skip navigation

PUBLICATIONS

Register for Latest Research

Stay Informed
Register with NCJRS to receive NCJRS's biweekly e-newsletter JUSTINFO and additional periodic emails from NCJRS and the NCJRS federal sponsors that highlight the latest research published or sponsored by the Office of Justice Programs.

NCJRS Abstract

The document referenced below is part of the NCJRS Virtual Library collection. To conduct further searches of the collection, visit the Virtual Library. See the Obtain Documents page for direction on how to access resources online, via mail, through interlibrary loans, or in a local library.

 

NCJ Number: 65886 Find in a Library
Title: ANTECEDENTS OF URBAN INDIAN CRIME
Author(s): L E WILLIAMS
Date Published: 1976
Page Count: 99
Sponsoring Agency: UMI Dissertation Services
Ann Arbor, MI 48106-1346
Sale Source: UMI Dissertation Services
300 North Zeeb Road
P.O. Box 1346
Ann Arbor, MI 48106-1346
United States of America
Type: Thesis/Dissertation
Language: English
Country: United States of America
Annotation: THIS STUDY ASSESSES THE SCOPE AND INTENSITY OF URBAN INDIAN CONFRONTATIONS WITH THE JUDICIAL SYSTEM, DOCUMENTS ANTI-INDIAN PREJUDICE IN THE SYSTEM, AND TESTS A MODEL OF THE ANTECEDENTS OF URBAN INDIAN CRIME.
Abstract: THE LITERATURE REVIEW SUMMARIES TWO RELEVANT BODIES OF RESEARCH: (1) MAJOR FACTORS ASSOCIATED WITH URBAN MIGRATION, INCLUDING A DISCUSSION OF RESERVATION LIFE AND INCENTIVES FOR MIGRATION; AND (2) NATIVE AMERICAN ADJUSTMENT TO URBAN LIVING, INCLUDING SUCH FACTORS AS RESIDENTIAL CONCENTRATION, THE EFFECTS ON FAMILY LIFE, AND URBAN INDIAN ORGANIZATIONS. DATA FOR THIS STUDY WERE OBTAINED FROM QUESTIONNARIES ADMINISTERED TO 122 INDIANS AND A COMPARISON SAMPLE OF 303 WHITE ADULTS IN SEATTLE, WASH. A SECOND OF DATA WAS THE SEATTLE POLICE DEPARTMENT, WHOSE COMPUTER RECORD OF ALL ARRESTS, CONVICTIONS, AND SENTENCINGS WAS OBTAINED FOR 1971. ANALYSIS OF COMPARATIVE FIGURES ON INDIAN AND WHITE PERCEPTION OF ANTI-INDIAN DISCRIMINATION IN THE JUDICIAL AND LEGAL INSTITUTIONS SHOWED THAT ALMOST THREE TIMES AS MANY INDIANS FELT THAT POLICE WERE UNNECESSARILY BRUTUAL IN THEIR DEALINGS WITH INDIANS. SIMILAR DISPARITIES BETWEEN INDIAN AND WHITE PERCEPTIONS WERE FOUND WITH RESPECT TO USE OF DEROGATORY LANGUAGE, USE OF EXCESSIVE FORCE, AND ATTITUDES OF FAIRNESS BY THE POLICE. ANALYSIS OF POLICE DEPARTMENT RECORDS REVEALED THAT 32,000 ARRESTS WERE MADE DURING THE YEAR, OF WHICH MORE THAN 3,800 INVOLVED INDIANS. THE INDIAN ARREST RATE IS 10 TIMES HIGHER THAN THE WHITE ARREST RATE AND OVER TWICE THAT OF BLACKS, NO INDIAN WAS RELEASED BY THE COURT IN THE YEAR STUDIED, AND 26 PERCENT OF ALL DEFENDANTS SENTENCED TO SERVE TIME WERE INDIANS, ALTHOUGH THEY REPRESENTED ONLY 12 PERCENT OF THE ARRESTS. NO INDIAN WAS GIVEN PROBATION OR WARNINGS, OR WAS COMMITTED TO A STATE HOSPITAL. MULTIPLE REGRESSION ANALYSIS WAS USED TO TEST THE MODEL WITH A DEPENDENT VARIABLE OF SELF-REPORTED ARREST. MOST OF THE PSYCHOLOGICAL AND CULTURAL INDICATORS HAD LITTLE IMPACT, CONTRASTING WITH PREVIOUS STUDIES' FINDINGS. THUS, URBAN INDIAN CRIME DOES NOT APPEAR TO STEM PRIMARILY FROM THE INDIANS' SOCIAL CLASS OR CULTURAL DISTINCTIVENESS, BUT RATHER FROM SUBJECTION TO PREJUDICE AND DISCRIMINATION IN THE ADMINISTRATION OF JUSTICE. APPENDIXES CONTAIN A LISTING OF SCALES AND NOTES. TABLES AND REFERENCES ARE INCLUDED. (MRK)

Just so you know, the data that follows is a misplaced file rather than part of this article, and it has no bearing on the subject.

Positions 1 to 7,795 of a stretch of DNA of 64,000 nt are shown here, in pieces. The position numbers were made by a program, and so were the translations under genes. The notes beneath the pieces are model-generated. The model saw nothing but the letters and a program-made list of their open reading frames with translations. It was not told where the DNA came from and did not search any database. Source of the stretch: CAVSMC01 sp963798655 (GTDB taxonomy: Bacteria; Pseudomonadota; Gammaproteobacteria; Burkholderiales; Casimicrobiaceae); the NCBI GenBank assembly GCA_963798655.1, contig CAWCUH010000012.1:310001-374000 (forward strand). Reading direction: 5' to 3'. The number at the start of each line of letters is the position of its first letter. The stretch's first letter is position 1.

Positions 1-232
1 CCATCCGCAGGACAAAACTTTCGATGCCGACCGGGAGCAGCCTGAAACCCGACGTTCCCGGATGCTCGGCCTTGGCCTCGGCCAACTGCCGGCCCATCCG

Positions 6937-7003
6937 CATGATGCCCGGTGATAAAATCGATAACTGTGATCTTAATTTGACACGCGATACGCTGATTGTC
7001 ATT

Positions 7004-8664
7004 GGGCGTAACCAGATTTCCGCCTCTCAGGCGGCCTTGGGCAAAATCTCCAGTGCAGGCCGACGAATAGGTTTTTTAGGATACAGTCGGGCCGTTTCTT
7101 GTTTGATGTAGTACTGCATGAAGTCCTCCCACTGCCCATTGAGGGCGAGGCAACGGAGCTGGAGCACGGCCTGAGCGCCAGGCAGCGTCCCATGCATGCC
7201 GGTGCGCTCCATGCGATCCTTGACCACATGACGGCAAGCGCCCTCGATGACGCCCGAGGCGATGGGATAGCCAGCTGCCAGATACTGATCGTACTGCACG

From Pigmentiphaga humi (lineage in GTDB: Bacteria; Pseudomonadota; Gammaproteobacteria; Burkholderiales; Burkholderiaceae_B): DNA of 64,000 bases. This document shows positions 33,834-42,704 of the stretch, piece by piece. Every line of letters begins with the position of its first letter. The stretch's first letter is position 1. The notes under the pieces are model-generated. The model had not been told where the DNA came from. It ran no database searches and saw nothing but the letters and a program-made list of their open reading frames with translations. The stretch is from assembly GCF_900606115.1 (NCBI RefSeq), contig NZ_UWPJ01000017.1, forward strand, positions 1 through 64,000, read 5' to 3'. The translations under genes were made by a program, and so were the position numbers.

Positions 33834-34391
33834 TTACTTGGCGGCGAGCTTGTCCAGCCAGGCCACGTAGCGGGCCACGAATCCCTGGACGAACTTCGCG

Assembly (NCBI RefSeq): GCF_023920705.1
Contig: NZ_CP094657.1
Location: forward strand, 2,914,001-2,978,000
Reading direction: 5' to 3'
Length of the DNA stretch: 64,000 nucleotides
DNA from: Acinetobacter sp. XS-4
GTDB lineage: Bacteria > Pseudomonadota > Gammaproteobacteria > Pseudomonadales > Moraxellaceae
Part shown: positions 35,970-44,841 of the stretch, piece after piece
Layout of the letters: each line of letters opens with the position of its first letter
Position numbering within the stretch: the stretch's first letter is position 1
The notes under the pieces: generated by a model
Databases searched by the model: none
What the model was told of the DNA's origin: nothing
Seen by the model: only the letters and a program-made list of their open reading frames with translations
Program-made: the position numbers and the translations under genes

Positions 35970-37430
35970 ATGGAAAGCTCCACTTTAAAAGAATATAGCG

Index Term(s): American Indians; Arrest statistics; Discrimination; Washington
Note: *This document is currently unavailable from NCJRS. BRIGHAM YOUNG UNIVERSITY - DOCTORAL DISSERTATION
To cite this abstract, use the following link:
http://www.ncjrs.gov/App/publications/abstract.aspx?ID=65886

*A link to the full-text document is provided whenever possible. For documents not available online, a link to the publisher's website is provided. Tell us how you use the NCJRS Library and Abstracts Database - send us your feedback.